Reproductive health and abortion rights advocates in Florida will face more hurdles during the 2021 legislative session, with bills pending that could place further restrictions on pregnant women who want an abortion.
Last year, lawmakers approved a bill that was quietly signed into law by Gov. Ron DeSantis, requiring a minor to receive parental consent in order to terminate a pregnancy. Any doctor who provides an abortion to a minor outside of parental consent could be charged with a third-degree felony.
Florida’s Agency for Health Care Administration reported more than 72,000 terminations of pregnancy in 2020, data show.
The fight for reproductive rights comes as state lawmakers file legislation that would prohibit abortions at 20 weeks and make it harder for young people to learn about sexual education in schools.
“We also know that this type of legislation is an attempt to chip away at abortion rights in general,” Amy Weintraub, Progress Florida’s reproductive rights program director, said in a phone conversation with the Florida Phoenix.
“Most abortions happen well before this [20-week] mark and there will always be a need for abortions later in pregnancy.”
State Sen. Ana Maria Rodriguez and state Rep. Tommy Gregory have introduced bills titled “Protection of a Pain-capable Unborn Child from Abortion” to ban abortions at five months, claiming that is the time when an unborn child can feel pain.
“We have an obligation to be the voice of the unborn, who are too often not valued as individuals with the right to chart their own life,” Rodriguez, a Republican representing part of Monroe county and Miami-Dade counties, said in a written statement.
“It is vital that the state of Florida takes action to protect these innocent lives,” said Rodriguez, who is serving her first term in the state Senate after previously serving in the Florida House.
Gregory, a Republican representing part of Manatee and Sarasota counties, said in a written statement:
“As a society, we value the dignity of life. This is why we celebrate births, condemn murder, care for our elderly, and mourn our dead. The question we must ask ourselves is whether we value all lives equally, or if some lives are worth more than others, depending on the age of the person. Do all lives really matter? Florida must take the bold stance of answering that question with a resounding ‘Yes’.”
According to Planned Parenthood, medical groups such as The American Congress of Obstetricians and Gynecologists oppose the 20-week abortion ban, saying the proposals “are not based on sound science and attempt to prescribe how physicians should care for their patients.”
Rodriguez also wants parents to give consent before their children learn about sexual education in schools, through proposed legislation in this year’s session titled “Materials Harmful to Minors.”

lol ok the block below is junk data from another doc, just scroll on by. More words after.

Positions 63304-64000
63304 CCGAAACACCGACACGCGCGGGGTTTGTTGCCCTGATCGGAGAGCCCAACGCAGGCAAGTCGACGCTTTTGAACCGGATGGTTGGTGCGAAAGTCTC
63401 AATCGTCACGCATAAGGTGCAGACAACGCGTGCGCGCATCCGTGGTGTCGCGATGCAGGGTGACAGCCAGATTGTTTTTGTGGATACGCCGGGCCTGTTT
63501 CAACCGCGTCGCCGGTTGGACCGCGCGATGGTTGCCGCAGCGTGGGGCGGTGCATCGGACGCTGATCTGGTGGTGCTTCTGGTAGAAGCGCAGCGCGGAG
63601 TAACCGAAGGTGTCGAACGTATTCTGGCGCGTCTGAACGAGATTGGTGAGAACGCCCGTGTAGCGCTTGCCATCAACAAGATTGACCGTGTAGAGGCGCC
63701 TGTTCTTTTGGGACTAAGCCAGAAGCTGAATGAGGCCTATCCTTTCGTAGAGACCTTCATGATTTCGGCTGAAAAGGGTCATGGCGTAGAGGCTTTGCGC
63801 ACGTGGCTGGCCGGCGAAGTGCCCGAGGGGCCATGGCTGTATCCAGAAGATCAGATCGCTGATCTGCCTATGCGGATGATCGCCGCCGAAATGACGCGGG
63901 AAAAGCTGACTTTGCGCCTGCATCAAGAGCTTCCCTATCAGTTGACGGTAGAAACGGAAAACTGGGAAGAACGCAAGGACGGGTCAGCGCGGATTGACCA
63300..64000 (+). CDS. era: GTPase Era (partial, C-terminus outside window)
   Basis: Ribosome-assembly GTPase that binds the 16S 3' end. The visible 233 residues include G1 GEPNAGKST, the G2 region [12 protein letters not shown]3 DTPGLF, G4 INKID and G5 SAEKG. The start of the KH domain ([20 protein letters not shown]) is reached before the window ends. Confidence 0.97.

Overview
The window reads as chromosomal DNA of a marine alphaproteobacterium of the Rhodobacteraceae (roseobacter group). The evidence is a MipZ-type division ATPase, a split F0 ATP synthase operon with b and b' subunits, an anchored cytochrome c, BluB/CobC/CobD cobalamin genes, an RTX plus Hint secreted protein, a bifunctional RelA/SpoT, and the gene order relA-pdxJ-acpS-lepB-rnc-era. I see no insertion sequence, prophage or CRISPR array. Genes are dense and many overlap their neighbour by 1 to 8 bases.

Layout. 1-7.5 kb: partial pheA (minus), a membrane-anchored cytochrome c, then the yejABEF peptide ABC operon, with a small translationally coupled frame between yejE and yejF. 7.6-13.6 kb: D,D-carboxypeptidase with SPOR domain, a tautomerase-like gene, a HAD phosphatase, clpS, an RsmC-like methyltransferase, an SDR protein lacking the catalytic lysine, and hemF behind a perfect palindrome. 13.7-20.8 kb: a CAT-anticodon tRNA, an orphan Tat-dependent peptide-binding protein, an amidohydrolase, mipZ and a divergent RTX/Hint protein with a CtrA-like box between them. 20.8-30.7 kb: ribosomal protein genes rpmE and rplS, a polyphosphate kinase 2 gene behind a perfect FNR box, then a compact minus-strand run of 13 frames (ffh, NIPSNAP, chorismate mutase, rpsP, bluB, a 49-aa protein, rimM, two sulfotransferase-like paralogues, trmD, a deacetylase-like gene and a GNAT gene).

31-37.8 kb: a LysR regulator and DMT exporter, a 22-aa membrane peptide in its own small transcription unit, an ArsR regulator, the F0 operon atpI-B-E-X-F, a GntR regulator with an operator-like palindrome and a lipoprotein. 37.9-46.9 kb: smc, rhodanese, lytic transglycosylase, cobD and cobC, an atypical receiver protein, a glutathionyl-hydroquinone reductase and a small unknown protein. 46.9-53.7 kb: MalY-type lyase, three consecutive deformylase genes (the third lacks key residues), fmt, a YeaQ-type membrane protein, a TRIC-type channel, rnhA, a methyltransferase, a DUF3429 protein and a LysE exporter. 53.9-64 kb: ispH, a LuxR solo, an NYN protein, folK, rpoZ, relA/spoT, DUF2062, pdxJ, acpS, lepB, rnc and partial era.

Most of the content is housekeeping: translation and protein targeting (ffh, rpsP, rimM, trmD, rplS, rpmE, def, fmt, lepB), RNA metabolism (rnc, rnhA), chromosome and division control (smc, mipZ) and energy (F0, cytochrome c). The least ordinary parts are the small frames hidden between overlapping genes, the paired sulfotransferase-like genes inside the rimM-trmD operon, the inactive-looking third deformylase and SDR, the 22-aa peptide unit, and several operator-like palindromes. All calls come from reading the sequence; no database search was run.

SB 410 would require “school districts or specified schools to notify and request the written consent of parents before the teaching of reproductive health or any sexually transmitted disease.”
Laura Goodhue, vice president of public affairs for Planned Parenthood of South, East, and North Florida, strongly opposes the bill because it “would make it harder for young people to take sex-ed in school.”
“Sometimes this is the only place they can find the information they need to keep themselves protected and healthy,” she said in an email to the Phoenix.
“Ironically, without comprehensive, medically accurate sexual health education many young people may find themselves with unintended pregnancies and in need of abortion care.”
Although abortions are legal in the United States through the landmark case Roe v. Wade from the U.S. Supreme Court, many states have already adopted laws and restrictions that make it harder to gain access to abortion services.
Planned Parenthood provides a map listing states nation with abortion restrictions, showing many southern states such as Georgia, Alabama, and Texas where the 20-week abortion ban already exists and other severe restrictions on access to reproductive health services.
“We have been able to hold off abortion bans in the state unlike our southern neighbors … but we are always on guard. What we are seeing now from Sen. Rodriguez and Rep. Gregory is an attempt to follow our neighbors,” Weintraub said.
For now, state lawmakers will have to hear arguments in committee meetings regarding abortion rights and decide whether to push legislation through the Florida Legislature that may challenge reproductive rights.
“Our movement is not just about defending abortion, it is all about expanding access to all types of reproductive health care,” Weintraub said.
“All pregnancies are unique and regardless of how a politician feels about abortion, it’s not their place to impose these dangerous bans on people who must make these deeply personal and private decisions.”